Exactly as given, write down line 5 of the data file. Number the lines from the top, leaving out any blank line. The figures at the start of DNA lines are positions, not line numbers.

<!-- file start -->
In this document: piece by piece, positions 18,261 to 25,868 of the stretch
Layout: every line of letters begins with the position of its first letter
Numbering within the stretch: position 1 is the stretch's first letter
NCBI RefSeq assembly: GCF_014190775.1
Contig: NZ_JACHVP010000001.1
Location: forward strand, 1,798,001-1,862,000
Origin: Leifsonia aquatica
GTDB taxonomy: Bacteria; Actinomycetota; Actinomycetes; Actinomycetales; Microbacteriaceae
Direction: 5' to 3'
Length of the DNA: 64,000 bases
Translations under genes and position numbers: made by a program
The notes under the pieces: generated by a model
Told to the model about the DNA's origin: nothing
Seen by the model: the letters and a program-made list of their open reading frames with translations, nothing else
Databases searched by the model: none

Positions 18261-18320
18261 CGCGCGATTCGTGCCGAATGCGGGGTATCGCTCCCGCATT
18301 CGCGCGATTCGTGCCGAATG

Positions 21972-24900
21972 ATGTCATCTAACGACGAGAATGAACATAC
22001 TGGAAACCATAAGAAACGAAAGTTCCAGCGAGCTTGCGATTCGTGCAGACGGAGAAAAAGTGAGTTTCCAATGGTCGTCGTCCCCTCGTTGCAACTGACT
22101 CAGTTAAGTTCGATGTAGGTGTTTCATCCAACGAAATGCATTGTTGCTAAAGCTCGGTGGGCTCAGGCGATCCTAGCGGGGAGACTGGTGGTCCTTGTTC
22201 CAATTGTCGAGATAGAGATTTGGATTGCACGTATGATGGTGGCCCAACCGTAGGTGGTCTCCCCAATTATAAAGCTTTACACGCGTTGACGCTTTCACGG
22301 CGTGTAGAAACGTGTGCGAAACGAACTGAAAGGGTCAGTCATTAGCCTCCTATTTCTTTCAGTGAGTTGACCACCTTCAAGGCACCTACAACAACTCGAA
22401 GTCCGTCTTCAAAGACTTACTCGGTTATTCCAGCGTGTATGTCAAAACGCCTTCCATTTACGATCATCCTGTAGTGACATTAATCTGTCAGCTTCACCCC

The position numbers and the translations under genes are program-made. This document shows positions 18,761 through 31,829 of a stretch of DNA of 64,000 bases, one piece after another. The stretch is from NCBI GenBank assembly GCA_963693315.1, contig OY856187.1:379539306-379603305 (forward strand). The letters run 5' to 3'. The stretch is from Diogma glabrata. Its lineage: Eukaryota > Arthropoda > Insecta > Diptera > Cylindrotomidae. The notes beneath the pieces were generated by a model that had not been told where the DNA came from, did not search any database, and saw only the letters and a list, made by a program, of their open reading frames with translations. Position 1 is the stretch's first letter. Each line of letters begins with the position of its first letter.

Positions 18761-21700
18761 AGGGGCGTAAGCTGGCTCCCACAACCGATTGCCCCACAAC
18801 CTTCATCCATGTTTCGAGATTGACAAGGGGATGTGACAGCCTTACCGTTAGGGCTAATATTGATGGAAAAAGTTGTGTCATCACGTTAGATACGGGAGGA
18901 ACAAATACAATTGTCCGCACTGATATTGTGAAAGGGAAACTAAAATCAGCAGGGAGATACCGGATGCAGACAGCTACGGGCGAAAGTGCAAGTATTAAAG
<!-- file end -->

Contig: NZ_JACHVP010000001.1